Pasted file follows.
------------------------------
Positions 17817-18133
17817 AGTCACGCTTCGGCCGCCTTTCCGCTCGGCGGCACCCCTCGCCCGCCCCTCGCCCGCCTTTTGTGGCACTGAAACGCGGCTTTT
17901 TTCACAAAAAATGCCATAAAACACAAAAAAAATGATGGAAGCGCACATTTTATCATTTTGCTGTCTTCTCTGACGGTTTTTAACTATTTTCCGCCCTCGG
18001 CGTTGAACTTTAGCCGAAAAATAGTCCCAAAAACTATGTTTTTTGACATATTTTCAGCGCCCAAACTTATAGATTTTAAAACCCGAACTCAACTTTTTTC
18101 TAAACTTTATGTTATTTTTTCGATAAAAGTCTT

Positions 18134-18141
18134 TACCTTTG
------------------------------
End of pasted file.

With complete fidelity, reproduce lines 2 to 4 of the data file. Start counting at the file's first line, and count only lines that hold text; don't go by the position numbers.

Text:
17817 AGTCACGCTTCGGCCGCCTTTCCGCTCGGCGGCACCCCTCGCCCGCCCCTCGCCCGCCTTTTGTGGCACTGAAACGCGGCTTTT
17901 TTCACAAAAAATGCCATAAAACACAAAAAAAATGATGGAAGCGCACATTTTATCATTTTGCTGTCTTCTCTGACGGTTTTTAACTATTTTCCGCCCTCGG
18001 CGTTGAACTTTAGCCGAAAAATAGTCCCAAAAACTATGTTTTTTGACATATTTTCAGCGCCCAAACTTATAGATTTTAAAACCCGAACTCAACTTTTTTC